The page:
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With new U president installed, time for Eastcliff FAQ

Who wouldn’t want to come home to a 10,000-square-foot Colonial Revival?
Photo by Patrick O’Leary, University of Minnesota
Who wouldn’t want to come home to a 10,000-square-foot Colonial Revival?

When the phone rang Friday morning, I was momentarily discombobulated. Could I attend to Eastcliff, the woman on the other end asked, for a special audience?

Eastcliff? Could it be Dame Daphne du Maurier, was my first admittedly crazy thought, phoning from another era?

Wait, no — the mansion where the second Mrs. de Winter was driven mad by the specter of the first was Manderley. And “Rebecca” — spoiler alert — ends with manse and housekeeper burnt to a crisp, ergo nothing to visit.

No, the caller was Patty Mattern, the ever-affable head of the University of Minnesota News Service, who was organizing a quick tour of the UM President’s official residence, located on East River Road — hence Eastcliff, get it? — just south of the Lake Street bridge.

I had forgotten: Thanks to a 1988 renovating scandal that helped propel former U of M President Kenneth Keller from office, a new university president typically means fresh rumors of luxe living at the official residence.

It was a tough assignment, touring a historic mansion and its grounds on the last sunny morning of the year. But we at MinnPost are nothing if not dedicated to asking the hard questions. And so I offer you an Eastcliff FAQ:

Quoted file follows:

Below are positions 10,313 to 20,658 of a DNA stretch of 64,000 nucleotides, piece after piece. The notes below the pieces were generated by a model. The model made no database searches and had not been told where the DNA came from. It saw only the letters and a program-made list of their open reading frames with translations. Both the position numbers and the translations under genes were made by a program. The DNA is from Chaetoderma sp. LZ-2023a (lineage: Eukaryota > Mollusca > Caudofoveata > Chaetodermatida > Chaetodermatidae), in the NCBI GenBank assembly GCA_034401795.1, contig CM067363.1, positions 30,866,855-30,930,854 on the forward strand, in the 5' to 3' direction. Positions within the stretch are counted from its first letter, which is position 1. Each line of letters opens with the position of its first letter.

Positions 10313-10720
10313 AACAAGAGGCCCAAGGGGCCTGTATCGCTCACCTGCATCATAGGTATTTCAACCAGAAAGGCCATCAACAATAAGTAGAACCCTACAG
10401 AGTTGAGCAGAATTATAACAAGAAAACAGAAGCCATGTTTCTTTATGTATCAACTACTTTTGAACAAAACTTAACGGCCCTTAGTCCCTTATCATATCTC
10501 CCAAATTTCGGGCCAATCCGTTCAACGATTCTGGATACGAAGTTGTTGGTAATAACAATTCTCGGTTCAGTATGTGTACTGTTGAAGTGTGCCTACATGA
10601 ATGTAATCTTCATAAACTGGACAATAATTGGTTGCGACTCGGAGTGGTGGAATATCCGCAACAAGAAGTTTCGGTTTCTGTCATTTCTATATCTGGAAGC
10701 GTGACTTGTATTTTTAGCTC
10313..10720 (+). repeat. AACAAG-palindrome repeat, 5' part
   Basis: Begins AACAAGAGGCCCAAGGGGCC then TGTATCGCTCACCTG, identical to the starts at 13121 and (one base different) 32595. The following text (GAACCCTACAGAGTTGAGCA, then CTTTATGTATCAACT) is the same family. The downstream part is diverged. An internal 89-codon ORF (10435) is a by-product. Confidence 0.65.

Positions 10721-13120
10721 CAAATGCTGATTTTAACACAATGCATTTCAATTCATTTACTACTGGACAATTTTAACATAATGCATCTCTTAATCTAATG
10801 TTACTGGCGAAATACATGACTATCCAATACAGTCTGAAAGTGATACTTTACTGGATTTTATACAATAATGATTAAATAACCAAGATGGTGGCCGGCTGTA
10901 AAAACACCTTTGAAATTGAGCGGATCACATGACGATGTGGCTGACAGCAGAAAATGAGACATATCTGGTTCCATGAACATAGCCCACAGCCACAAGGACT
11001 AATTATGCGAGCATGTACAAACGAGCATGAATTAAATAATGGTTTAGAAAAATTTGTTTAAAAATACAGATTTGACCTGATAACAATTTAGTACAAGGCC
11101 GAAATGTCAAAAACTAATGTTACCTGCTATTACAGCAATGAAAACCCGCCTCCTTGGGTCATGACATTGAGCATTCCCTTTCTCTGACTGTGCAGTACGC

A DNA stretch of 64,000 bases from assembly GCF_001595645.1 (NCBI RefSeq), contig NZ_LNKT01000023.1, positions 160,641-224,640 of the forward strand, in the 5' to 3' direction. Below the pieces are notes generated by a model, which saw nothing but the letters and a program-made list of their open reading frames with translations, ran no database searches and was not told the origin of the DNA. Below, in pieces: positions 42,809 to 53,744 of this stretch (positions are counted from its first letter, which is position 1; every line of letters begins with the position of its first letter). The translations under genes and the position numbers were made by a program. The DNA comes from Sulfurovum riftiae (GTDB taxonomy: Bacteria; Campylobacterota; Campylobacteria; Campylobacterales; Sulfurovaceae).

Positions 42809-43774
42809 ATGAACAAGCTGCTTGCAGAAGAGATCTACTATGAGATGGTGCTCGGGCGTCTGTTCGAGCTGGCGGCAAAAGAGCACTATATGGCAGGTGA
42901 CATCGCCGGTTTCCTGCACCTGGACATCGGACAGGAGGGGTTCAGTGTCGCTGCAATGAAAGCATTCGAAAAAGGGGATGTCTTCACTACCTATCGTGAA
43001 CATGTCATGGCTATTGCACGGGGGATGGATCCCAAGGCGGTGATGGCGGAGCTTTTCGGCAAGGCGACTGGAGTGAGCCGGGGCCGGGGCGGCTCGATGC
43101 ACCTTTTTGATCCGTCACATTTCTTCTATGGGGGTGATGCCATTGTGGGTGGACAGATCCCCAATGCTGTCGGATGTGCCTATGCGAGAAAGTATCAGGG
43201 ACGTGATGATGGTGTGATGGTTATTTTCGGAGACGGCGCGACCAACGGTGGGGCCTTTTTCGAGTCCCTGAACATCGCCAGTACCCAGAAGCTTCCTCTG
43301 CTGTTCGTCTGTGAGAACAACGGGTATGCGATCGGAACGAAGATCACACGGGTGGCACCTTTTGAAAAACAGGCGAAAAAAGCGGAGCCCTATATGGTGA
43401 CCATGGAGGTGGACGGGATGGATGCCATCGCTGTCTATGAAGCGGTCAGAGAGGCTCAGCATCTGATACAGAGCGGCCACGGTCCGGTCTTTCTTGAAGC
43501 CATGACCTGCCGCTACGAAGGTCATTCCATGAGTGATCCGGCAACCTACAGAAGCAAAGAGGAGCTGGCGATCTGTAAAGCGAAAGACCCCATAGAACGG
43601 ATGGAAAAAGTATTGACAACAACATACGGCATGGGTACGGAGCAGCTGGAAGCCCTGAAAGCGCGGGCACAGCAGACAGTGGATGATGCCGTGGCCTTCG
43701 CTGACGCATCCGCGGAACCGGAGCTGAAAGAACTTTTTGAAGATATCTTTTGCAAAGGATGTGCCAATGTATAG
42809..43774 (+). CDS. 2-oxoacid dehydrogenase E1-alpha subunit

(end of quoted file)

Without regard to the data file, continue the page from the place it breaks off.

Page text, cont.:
Q: Hey — we already pay Eric Kaler $610,000 hard-won tax dollars. Why the free mansion?

A: Who wouldn’t want to come home to a 10,000-square-foot Colonial Revival offering sweeping views of the Mississippi River, a sun-drenched sitting room, a pool, multiple fireplaces and a dining room that seats 40? Just think of the parties you could throw!

And then think of the parties the U’s booster in chief, who is contractually obligated to live in the house, has to throw! The Kalers are expected to entertain some 5,000 people a year in the first floor, basement and grounds.

That’s five-plus nights a week of strangers in your living room. That’s more people than visit the governor’s mansion. The Dalai Lama has supped at Eastcliff!

They let their hair down in a private apartment on the second floor. It’s probably safe to assume it’s pretty nice, but it’s also not like an apartment you’d rent on the open market.

For starters, ever since the Keller scandal, it’s been managed by the Friends of Eastcliff, which raises private money to keep things spiffy.

The Friends watch their pennies. In 2005, for example, they replaced a damaged tennis court that would have been prohibitively expensive to restore with a garden.

Eastcliff is decorated with borrowed sculptures by university artists and UM scholars’ books line its shelves. Many of the interior furnishings are less-than-museum-quality items culled from estates donated to the UM.

Eastcliff
Photo by Patrick O’Leary, University of Minnesota
Eastcliff

At one point some orange shag carpeting had to be replaced, but surely not even the Tea Party could begrudge that.

Second, Eastcliff has been on the National Register of Historic Places since 2001, which means the Kalers can’t just decide to redo things unilaterally. They did purchase a big-screen TV with their own money for the charming, rustic basement rec room in order to watch UM sporting events with boosters. But you’d better believe President Kaler didn’t get to drill holes in the historic wall himself on a Saturday afternoon.